released this year doesnt diminish that accomplishment.
A simple, yet surprisingly insightful film from first-time directors Byambasuren
Davaa and Luigi Falorni (from a story idea by Davaa and Batbayar Davgadorj),
The Story of the Weeping Camel immerses its audience in an utterly
alien environment. At the same time, it presents universal themes that
people can relate to from any culture.
This straightforward tale involves an extended family of herdsmen living
in the harsh reaches of the Gobi Desert, at least fifty kilometers from
the nearest town. Without electricity and most current technology, they
live much as their ancestors did centuries ago. The very existence of
these hard-working folks depends entirely on their sheep and camels. Their
lives are so intertwined that the smallest disruption in the flock can
precipitate a crisis.
One such crisis occurs when one of camels gives birth to a rare white
offspring. After a long and difficult labor, the mother rejects its baby.
Unless the herdsmen can convince the mother to suckle the newborn, it
will surely die.
As is their ancient custom, they call on a musician to come and perform
a ritual to reunite mother and child. According to legend, the ceremony
is so moving that the camel will ultimately burst into tears.
Although this isnt technically a documentary, the filmmakers took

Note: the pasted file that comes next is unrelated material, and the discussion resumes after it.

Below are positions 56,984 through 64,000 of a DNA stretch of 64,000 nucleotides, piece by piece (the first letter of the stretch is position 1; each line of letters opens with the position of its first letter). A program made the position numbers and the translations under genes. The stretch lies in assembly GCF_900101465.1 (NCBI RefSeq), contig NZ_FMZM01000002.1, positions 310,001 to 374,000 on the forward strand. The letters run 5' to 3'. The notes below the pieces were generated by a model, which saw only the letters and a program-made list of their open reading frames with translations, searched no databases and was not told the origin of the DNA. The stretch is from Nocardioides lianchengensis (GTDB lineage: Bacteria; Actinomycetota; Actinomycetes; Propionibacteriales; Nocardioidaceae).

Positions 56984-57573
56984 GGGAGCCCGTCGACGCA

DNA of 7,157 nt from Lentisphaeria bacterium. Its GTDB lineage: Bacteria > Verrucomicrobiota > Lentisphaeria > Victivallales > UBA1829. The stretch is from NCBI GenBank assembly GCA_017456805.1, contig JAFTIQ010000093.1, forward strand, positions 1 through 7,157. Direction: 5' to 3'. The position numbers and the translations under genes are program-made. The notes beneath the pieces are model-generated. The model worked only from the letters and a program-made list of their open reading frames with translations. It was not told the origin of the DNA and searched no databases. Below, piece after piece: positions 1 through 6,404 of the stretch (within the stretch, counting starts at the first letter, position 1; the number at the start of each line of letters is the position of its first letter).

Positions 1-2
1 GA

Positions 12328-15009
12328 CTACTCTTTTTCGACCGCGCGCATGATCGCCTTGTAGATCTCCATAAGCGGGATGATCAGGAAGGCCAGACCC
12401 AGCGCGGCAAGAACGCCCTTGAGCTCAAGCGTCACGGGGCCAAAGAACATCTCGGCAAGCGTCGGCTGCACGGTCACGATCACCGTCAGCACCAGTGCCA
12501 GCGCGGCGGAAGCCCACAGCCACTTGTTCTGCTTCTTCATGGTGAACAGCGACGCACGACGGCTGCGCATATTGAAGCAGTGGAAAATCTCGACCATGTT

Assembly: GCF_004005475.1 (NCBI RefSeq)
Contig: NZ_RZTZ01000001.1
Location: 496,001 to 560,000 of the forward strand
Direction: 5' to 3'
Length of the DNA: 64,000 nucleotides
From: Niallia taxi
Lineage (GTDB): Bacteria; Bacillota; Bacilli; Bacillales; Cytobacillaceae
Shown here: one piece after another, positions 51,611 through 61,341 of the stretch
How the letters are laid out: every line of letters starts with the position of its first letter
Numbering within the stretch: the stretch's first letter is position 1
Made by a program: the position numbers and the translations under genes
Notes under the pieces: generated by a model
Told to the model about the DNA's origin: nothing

great pains to find actual herdsmen to reenact their everyday lives for
the camera. Their dialogue is improvised and, for the most part, the events
actually happened as they are depicted.
Although the filmmakers had much of the story decided upon beforehand,
there were fortuitous circumstances that greatly aided their efforts.
They were able to shoot the actual birth of a rare white camel whose mother
did indeed reject it. They also got footage of the musical ceremony that,
reportedly, reunited them.
The performers who were recruited for the film are utterly guileless,
able to ignore the cameras and allow the filmmakers to get a fly-on-the-wall
perspective into their lives. As the family interacts with one another
and their flocks, we see the parallels between their lives and those of
their animals. This interconnection of man and nature is the movies
overriding theme. Our technological drive, it is implied, is counterproductive.
Although the world of the Weeping Camel is harsh, it is hardly
austere. Its got heart. (PG) Rating: 4; Posted 8/6/04
Home at the End of the World
Reviewed by Russ Simmons
When his unconventional relationships are questioned, Bobby Morrow is
likely to say, Its just love.
Those words seem to be the guiding principle behind the well-meaning,